This power factor is also the number of points scored if you wipe out a nation, and the number of armies you get as reinforcements. So this becomes very important, and is also an incentive for nations to wipe out other nations and so avoid the "Belgae survive all game in Lindsey" syndrome of Britannia. With 46 nations this might be needed. Clever.

There is no indication of the typical score for the game, so I can't judge how important the points for eliminating a nation may be compared with other ways of scoring. Scoring, by the way, is every third turn, except for such things as kill points (which are common). A scoresheet is provided.

Uprisings, not the same as rebellions, occur in empty provinces. But the rules don't appear to say what happens if there are no empty provinces.

The Three Kingdoms nations, successors to the Han, are all depicted, something I could not do in my smaller-scale games with relatively few nations. Yet the Mongol invasion is all in one turn, rather than in two turns! (The Mongols finished the Jin, in northern China, in 1234 seven years after Genghis' death; they conquered the southern Song 45 years later.) Insofar as I think it's important to show that the Mongols were not invincible or unstoppable, I'm puzzled by this choice.

Another oddity is the Great Wall. Any attack over the wall FROM EITHER SIDE gives an advantage to the defender. The Great Wall was a turf wall, like Hadrian's Wall in Britain, until the stone fortifications built in the 17th century. There are actually fortifications like this all over Europe. I have a map that shows the ones in Britain (Offa's Dyke is the obvious one after Hadrian's and the Antonine walls), and I've seen them marked southeast of the Caspian Sea! These walls were too long to be fully manned (even Hadrian's, far shorter than the Great Wall, only had a garrison at intervals). They were more a discouragement for cattle rustlers and the like: "how do I get the cattle back home with this wall in the way"? In China, the question was "how do I get my horse over this wall", even though armed men could get over fairly easily. Against a real invasion, the walls weren't worth much. Giving a +1 doesn't make sense historically (especially to those going from south to north!), but it's a way to emphasize one of the most famous man-made landmarks in the world.

I was puzzled by some of the nations included and not included. The Tungus, who I thought might be Tanguts of Xi Xia, turn out to be (Wikipedia) "Evenks", a nation I have never heard of but which is included in the game for 517 and on. They start with a very substantial five armies in Kazakhstan. I thought these might represent Celestial or Blue Turks. Well, no the Tujue (another name I didn't recognize, but which Wikipedia says is the name in Chinese sources) are in fact the GokTurks (another name Celestial/Blue Turks). They are in the game from 557, and are one army weaker than the puzzling Tungus, whereas in fact the GokTurks had a huge Central Asian empire that at one time dominated the area north of China.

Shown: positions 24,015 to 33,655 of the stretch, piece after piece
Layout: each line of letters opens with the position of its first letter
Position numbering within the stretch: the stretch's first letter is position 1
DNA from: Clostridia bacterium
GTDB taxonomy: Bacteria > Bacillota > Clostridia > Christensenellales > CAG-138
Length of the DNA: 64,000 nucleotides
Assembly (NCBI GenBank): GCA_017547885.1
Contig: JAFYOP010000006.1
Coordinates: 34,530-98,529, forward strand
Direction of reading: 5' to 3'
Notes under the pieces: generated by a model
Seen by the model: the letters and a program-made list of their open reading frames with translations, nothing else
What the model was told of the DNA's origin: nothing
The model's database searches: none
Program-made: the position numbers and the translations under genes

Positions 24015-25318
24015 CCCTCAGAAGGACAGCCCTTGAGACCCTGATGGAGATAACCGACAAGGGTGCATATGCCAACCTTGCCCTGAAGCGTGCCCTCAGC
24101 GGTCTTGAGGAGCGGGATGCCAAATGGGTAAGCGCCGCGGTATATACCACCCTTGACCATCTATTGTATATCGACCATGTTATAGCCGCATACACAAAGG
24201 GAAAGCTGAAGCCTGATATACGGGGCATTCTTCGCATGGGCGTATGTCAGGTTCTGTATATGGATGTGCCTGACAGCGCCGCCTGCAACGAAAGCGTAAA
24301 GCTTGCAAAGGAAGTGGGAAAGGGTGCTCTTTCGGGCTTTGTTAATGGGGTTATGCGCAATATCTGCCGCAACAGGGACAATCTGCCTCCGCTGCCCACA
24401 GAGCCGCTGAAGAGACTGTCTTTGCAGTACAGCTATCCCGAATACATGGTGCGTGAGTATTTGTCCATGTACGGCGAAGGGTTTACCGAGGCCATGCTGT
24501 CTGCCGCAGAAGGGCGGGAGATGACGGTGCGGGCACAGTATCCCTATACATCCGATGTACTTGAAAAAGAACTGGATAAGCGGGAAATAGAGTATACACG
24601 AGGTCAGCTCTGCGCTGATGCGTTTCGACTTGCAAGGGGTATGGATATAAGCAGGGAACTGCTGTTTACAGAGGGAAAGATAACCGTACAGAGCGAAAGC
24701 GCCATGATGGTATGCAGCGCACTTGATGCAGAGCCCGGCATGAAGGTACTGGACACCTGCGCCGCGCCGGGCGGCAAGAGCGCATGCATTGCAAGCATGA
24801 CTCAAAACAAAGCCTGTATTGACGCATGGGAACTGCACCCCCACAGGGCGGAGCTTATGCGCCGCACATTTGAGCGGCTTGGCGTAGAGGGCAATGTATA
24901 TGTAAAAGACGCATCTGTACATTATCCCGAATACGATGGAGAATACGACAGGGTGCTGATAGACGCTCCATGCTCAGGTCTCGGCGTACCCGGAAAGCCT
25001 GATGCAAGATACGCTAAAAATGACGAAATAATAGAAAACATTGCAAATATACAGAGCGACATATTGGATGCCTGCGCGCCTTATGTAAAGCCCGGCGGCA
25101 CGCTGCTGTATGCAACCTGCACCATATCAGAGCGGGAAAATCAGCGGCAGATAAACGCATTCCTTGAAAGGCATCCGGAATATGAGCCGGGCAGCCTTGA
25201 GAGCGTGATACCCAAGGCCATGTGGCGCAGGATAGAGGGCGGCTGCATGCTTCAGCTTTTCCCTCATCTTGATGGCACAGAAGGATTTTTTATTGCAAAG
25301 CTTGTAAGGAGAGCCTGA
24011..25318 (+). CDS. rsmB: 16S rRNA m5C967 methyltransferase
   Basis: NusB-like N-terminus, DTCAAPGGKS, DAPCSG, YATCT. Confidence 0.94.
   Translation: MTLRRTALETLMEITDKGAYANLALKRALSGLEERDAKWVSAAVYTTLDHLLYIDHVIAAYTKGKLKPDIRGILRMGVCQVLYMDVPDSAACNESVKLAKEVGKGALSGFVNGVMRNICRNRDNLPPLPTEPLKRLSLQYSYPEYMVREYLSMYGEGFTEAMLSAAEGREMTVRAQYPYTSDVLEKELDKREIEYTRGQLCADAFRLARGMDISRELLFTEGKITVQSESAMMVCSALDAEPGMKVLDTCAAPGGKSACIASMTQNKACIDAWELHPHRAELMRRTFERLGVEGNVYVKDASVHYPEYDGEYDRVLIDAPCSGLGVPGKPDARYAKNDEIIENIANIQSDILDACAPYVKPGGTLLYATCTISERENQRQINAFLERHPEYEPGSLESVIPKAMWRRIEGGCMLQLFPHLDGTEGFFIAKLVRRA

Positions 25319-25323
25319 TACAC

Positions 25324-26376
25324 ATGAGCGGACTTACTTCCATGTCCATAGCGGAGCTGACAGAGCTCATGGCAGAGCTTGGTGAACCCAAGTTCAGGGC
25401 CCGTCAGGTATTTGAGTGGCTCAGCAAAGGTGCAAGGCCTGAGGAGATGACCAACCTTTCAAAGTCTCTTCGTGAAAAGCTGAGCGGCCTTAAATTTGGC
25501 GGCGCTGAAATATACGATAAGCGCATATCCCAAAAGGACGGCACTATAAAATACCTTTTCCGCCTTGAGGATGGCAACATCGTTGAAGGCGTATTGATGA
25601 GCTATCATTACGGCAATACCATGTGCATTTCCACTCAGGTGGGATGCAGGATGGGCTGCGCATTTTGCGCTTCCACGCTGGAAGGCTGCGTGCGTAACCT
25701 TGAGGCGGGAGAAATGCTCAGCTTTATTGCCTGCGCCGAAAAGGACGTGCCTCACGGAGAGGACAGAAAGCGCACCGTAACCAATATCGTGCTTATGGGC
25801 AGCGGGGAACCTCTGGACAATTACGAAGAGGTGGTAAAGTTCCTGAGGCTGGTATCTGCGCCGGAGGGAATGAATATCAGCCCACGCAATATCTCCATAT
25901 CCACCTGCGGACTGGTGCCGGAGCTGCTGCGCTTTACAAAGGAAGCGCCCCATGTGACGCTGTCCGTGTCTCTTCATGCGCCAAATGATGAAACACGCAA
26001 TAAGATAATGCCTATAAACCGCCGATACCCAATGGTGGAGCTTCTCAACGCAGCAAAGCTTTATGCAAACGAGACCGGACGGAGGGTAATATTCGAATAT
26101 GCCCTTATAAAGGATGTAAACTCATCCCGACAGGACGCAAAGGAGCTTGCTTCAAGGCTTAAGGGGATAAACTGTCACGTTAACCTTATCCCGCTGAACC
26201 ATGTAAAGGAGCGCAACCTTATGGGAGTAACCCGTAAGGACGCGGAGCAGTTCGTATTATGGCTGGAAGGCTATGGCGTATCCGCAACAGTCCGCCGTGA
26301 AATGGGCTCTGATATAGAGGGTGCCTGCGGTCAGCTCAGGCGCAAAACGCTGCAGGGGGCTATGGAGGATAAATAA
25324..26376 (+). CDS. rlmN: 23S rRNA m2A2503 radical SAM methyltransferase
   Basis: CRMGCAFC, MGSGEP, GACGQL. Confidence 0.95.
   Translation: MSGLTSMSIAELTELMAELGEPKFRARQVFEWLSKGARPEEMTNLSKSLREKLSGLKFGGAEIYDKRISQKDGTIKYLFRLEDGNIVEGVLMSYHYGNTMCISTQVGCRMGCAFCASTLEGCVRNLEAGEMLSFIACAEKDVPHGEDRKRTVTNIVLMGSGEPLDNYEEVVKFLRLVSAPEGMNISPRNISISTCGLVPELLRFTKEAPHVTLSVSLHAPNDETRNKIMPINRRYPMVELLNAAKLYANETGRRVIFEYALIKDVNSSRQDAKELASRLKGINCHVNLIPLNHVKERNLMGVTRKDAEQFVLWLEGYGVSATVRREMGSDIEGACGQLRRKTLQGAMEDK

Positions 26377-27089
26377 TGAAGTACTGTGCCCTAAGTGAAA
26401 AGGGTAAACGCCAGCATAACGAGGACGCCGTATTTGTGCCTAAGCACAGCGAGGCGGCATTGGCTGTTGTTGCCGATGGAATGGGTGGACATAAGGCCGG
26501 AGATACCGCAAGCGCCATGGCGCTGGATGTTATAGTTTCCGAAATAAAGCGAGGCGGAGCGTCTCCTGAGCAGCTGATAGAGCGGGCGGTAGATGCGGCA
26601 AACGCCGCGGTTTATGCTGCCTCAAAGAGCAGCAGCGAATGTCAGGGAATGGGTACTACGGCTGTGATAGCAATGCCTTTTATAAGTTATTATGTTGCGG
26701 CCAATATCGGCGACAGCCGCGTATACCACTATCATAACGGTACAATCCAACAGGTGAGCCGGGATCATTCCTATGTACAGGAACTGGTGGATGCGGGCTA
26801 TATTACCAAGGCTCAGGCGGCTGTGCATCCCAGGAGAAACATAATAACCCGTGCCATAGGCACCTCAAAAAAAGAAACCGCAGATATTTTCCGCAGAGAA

The Nan Zhao (usually shown the old way on maps, as Nan Chao) are a Thai people who later migrated into Thailand. For some reason they start in Vietnam instead of Thailand or Myanmar. (By the way, why use this recently-adopted ethnic name instead of Burma or Pyu or another older name? I think using modern names for a sweep of history games is a poor choice.)

The Xiong-Nu are called Huns in the game, which I think is a disservice to players. Scholarly opinion has fluctuated on this question, beginning with the incorrect notion that there is considerable similarity in the two names (this is primarily in the transliterations). Similarities between Hun and Xiong-Nu culture can be found. There are no written records for these peoples, and we know virtually nothing about their languages. No one knows for sure, any more than we can know that the Rouran became the western Avars.


Finally, here's a very interesting note: playtesters are listed separately for the author and for the publisher. The author lists two [sic] playtesters, so do we conclude that he had three people including himself to playtest a four player game? The publisher lists seven playtesters. Perhaps they only listed the major players?

I'll be interested to hear how the game plays. After all, that's what counts in the end. Game balance is very difficult to achieve in these games, and harder here in the two smaller versions of the game, yet experienced players can provide the "invisible hand" that results in balance because they know what imbalances need to be rectified. I'd like a dime for every person who says Britannia is imbalanced, yet the current results database shows virtually perfect balance. You certainly cannot play these kinds of games once or twice and think you understand all the strategy or balance. Another reason why this is NOT a review.

It would be really interesting to hear comments from someone who has played both this game and Dragon & The Pearl, but the latter had a very limited distribution and is not, as far as I know, in print. (See http://www.spiritgames.co.uk/gamesin.php?UniqueNo=1969.)